Government Enforcement

With a new presidential administration promising vigorous antitrust enforcement, and a new Democratic majority in Congress seeking to make drastic changes to U.S. antitrust laws, the technology and healthcare industries have found themselves the main targets of increased antitrust scrutiny.  Though companies engaging in government contracting, particularly in the aerospace and defense industries, already have had to deal with a range of antitrust issues – for example, the Department of Justice, Antitrust Division (the “DOJ”) launched the Procurement Collusion Strike Force (“PCSF”) in 2019 (discussed in more detail here), which focused on “deterring, detecting, investigating and prosecuting antitrust crimes … in government procurement, grant and program funding” – they may find themselves subject to increased antitrust enforcement in 2021.  In fact, on February 23, 2021 PCSF Director Daniel Glad confirmed he is “focus[ed] on three things in 2021: expanding our platform with PCSF building out our data analytics program; and bringing investigations to the recommendation/disposition stage.”
Continue Reading How a New Era in Antitrust Enforcement May Impact Government Contractors

A recent enforcement action offers a glimpse of the Financial Industry Regulatory Authority’s (“FINRA”) expectations for firms conducting anti-money laundering (“AML”) due diligence and transaction monitoring.  On July 27, 2020, FINRA settled with broker-dealer JKR & Company (“JKR”) over allegations that the firm failed to detect, investigate, and report suspicious activity in four customer accounts in violation of FINRA Rules 3310(a) and 2010.  JKR agreed to a $50,000 fine and a censure to resolve the matter.  The settlement is notable in that FINRA applied transaction monitoring and due diligence expectations common in the banking industry to a broker-dealer.  It also serves as a reminder that FINRA expects member firms to not only establish written AML policies and procedures, but also to put their AML programs into practice in order to meet their regulatory obligations.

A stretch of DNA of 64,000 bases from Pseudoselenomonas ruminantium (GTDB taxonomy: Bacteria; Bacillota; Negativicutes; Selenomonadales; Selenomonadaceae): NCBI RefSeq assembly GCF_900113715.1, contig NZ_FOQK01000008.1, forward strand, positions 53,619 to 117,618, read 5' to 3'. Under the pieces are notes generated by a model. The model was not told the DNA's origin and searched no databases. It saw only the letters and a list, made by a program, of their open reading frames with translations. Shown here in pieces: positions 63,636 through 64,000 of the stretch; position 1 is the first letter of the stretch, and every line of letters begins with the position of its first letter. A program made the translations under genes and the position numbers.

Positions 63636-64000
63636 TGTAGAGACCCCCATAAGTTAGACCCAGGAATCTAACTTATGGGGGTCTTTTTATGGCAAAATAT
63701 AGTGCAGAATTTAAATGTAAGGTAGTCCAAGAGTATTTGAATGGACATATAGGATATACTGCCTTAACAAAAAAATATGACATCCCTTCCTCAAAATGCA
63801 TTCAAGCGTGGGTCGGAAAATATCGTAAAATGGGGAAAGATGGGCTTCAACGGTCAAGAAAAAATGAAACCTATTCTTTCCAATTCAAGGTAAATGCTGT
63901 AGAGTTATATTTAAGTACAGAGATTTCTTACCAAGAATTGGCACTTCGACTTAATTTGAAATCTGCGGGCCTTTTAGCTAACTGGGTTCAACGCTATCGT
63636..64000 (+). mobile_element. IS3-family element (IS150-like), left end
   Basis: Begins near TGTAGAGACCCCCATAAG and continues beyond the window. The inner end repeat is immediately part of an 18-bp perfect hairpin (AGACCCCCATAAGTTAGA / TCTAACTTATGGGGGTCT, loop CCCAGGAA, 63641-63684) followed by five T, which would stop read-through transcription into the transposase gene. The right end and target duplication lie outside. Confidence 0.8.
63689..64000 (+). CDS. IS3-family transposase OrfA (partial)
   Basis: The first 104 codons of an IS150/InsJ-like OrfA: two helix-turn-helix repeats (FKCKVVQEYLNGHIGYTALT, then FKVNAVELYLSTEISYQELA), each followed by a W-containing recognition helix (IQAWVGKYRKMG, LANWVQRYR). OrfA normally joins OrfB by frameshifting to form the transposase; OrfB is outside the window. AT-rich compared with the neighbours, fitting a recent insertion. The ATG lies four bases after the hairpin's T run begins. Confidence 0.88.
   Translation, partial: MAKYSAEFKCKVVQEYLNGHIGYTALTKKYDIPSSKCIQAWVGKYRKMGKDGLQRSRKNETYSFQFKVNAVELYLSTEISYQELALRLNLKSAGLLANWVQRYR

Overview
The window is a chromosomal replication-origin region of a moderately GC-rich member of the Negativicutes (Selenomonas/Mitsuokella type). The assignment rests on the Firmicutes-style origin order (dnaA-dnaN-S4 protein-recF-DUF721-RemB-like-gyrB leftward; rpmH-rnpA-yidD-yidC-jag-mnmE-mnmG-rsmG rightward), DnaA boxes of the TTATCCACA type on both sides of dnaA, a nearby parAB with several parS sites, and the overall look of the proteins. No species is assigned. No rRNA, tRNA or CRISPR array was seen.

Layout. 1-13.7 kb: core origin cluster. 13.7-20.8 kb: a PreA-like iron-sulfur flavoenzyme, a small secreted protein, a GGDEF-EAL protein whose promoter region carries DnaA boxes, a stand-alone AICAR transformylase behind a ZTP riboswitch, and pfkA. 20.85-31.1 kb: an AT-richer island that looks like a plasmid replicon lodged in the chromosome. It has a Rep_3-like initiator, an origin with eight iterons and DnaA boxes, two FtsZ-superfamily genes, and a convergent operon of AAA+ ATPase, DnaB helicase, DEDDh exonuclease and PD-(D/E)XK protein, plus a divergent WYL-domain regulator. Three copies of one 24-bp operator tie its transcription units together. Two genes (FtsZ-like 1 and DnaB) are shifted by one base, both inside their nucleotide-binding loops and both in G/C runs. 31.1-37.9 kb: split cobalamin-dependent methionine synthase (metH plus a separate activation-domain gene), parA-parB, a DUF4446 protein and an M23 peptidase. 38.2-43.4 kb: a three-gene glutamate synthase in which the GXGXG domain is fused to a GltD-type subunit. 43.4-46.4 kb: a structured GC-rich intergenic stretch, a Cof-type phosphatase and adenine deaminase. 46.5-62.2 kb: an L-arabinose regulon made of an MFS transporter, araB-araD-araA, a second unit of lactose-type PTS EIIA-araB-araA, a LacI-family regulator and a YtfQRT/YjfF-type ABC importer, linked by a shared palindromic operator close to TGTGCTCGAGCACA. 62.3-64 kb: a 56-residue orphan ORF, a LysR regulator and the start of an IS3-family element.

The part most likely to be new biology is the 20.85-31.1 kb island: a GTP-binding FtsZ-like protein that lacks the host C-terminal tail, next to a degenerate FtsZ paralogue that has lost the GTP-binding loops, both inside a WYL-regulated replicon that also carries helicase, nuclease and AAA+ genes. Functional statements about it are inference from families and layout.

Continue Reading FINRA Settlement Highlights Importance of Anti-Money Laundering Due Diligence and Monitoring

On July 15, 2020, the Department of Justice (“DOJ”) charged Andrew Marnell with bank fraud in connection with $8.5 million worth of Paycheck Protection Program (“PPP”) loans he obtained for fake business expenses, that were then spent on gambling and stock market bets, incurring millions of dollars in losses.  See United States v. Marnell, No. 2:20-mj-03313-DUTY (C.D. Cal. Jul. 15, 2020).
Continue Reading DOJ Cracks Down on COVID-Relief Fraud

Whistleblowers are a common character in investigations into governmental abuse.  They famously have exposed covert government surveillance programs, political corruption scandals, and even led to the impeachment of the president of the United States.  Some statutes also empower whistleblowers to bring claims against private businesses on behalf of the government for financial misconduct involving fraud, waste, and abuse.  In the wake of the COVID-19 pandemic, we expect to see a surge of new whistleblower claims alleging misconduct under the Coronavirus Aid, Relief, and Economic Security Act (CARES Act).  Whistleblower claims could be detrimental or even fatal for businesses already struggling to recover from the economic impact of COVID-19.  Now more than ever, businesses must understand the risks and prepare for the inevitable emergence of whistleblowers to protect themselves from future claims.  
Continue Reading Prepare for a Perfect Storm of COVID-19 Whistleblower Claims